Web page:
Dolors & Sense
by Sanford Rose
KISSIMMEE, FL—(Weekly Hubris)—12/6/10—Americans are suffering from a severe case of schadenfreude.
Many of us are beginning to enjoy the plight of the jobless, the homeless and the disadvantaged.
Their existence makes us feel smug, self-satisfied and superior.
They over-borrowed, over-spent, over-consumed.
We didn’t. So we’re better than they.
Don’t bring up their problems. We’ve heard too much about these already.
We’re tired of hearing that half the officially unemployed (fewer than the real total) have been out of work for nearly six months, that a quarter have been jobless for a year, and that 10 percent to 15 percent have been displaced for as much as two years.
And we haven’t heard, but certainly don’t want to hear, that there is a 50 percent to 100 percent increase in the mortality hazard for middle-aged workers in the first years after job displacement and that, if the displacement continues, these workers will surrender about one to two years of life expectancy.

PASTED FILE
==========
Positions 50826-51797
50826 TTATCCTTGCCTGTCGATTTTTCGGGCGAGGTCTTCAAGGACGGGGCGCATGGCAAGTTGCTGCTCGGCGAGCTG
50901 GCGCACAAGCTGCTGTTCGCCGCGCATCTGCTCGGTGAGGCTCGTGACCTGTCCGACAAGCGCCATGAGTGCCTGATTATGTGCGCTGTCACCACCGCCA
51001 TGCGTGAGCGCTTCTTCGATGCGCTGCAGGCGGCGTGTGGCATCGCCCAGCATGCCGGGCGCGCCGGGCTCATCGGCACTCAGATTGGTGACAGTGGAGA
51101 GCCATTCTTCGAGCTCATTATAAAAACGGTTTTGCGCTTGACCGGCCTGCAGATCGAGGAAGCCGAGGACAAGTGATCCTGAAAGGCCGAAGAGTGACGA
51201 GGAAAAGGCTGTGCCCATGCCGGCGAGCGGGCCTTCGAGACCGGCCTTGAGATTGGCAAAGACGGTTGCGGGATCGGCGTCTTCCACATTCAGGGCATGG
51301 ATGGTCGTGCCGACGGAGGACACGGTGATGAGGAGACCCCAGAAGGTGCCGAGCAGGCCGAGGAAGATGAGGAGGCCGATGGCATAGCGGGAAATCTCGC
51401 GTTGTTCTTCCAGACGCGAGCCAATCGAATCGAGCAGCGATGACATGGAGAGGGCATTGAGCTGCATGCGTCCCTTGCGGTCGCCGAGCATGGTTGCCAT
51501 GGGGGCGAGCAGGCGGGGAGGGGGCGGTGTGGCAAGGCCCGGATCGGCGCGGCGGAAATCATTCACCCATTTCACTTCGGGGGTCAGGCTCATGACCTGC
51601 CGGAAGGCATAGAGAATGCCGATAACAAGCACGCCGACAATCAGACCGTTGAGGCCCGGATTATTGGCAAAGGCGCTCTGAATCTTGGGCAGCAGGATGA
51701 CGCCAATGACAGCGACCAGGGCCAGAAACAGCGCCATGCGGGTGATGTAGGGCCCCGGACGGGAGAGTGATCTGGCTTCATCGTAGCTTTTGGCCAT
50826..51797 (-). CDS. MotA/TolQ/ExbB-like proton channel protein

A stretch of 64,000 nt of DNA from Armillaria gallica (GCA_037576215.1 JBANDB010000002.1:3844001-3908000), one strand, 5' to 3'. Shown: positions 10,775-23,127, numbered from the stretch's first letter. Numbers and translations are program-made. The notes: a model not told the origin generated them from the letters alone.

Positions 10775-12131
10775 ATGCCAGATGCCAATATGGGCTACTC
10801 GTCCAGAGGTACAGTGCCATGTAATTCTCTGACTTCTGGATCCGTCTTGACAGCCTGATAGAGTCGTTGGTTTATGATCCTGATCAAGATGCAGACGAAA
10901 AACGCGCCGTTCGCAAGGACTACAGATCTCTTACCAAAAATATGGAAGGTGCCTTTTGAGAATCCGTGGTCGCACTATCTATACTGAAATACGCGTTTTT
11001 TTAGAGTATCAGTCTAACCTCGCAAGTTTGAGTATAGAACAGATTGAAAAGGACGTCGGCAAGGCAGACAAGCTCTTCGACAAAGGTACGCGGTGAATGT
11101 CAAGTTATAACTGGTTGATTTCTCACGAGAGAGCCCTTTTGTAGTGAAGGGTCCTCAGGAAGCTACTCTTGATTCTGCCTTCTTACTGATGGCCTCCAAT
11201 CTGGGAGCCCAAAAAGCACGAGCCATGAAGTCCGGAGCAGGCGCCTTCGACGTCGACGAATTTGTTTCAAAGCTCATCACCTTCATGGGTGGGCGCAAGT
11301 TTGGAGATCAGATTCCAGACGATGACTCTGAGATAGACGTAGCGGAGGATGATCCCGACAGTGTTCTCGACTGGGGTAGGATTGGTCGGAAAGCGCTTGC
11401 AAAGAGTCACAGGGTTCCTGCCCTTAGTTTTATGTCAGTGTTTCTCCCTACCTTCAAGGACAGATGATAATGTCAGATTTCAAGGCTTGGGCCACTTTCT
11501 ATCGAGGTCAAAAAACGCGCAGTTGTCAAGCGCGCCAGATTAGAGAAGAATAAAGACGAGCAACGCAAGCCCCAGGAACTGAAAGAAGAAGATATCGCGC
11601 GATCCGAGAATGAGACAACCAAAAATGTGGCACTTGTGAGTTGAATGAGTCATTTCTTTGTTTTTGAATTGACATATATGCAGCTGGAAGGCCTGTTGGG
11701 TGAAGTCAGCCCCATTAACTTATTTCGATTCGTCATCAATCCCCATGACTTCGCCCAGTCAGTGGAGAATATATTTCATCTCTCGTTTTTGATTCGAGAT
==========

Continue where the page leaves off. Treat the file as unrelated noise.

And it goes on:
Don’t trouble us with their problems. And especially don’t ask the government to borrow money in order to help these people.
We are the government. We can’t afford to take on more debt to help these people.
Pay no attention to those who say that we have plenty of capacity to borrow and that, if we didn’t, the marketplace would be charging the government a much higher rate of interest than it actually is.
Pay no attention to those who say that the capacity to sustain debt depends on the difference between the rate of interest, minus the effect of inflation, and the rate of growth of the economy. And that if the latter is higher than the former, which is the case now in the US, then we can borrow more.
Pay no attention to those who say that if we borrow more and spend those borrowings wisely, the positive gap between the growth rate and the real cost of servicing debt will widen.
Pay no attention to those who understand that we can get richer, not poorer, by going deeper into hock in order to help those whose jobs have been wiped out by the recession.
Schadenfreude is often a satisfying emotion.
Just as long as we understand that it is also an expensive one.
Editor’s Note: For the lexically deprived among you, schadenfreude is a delicious German noun combining Schaden (harm) and Freude (joy): “Malicious enjoyment of another’s misfortune.”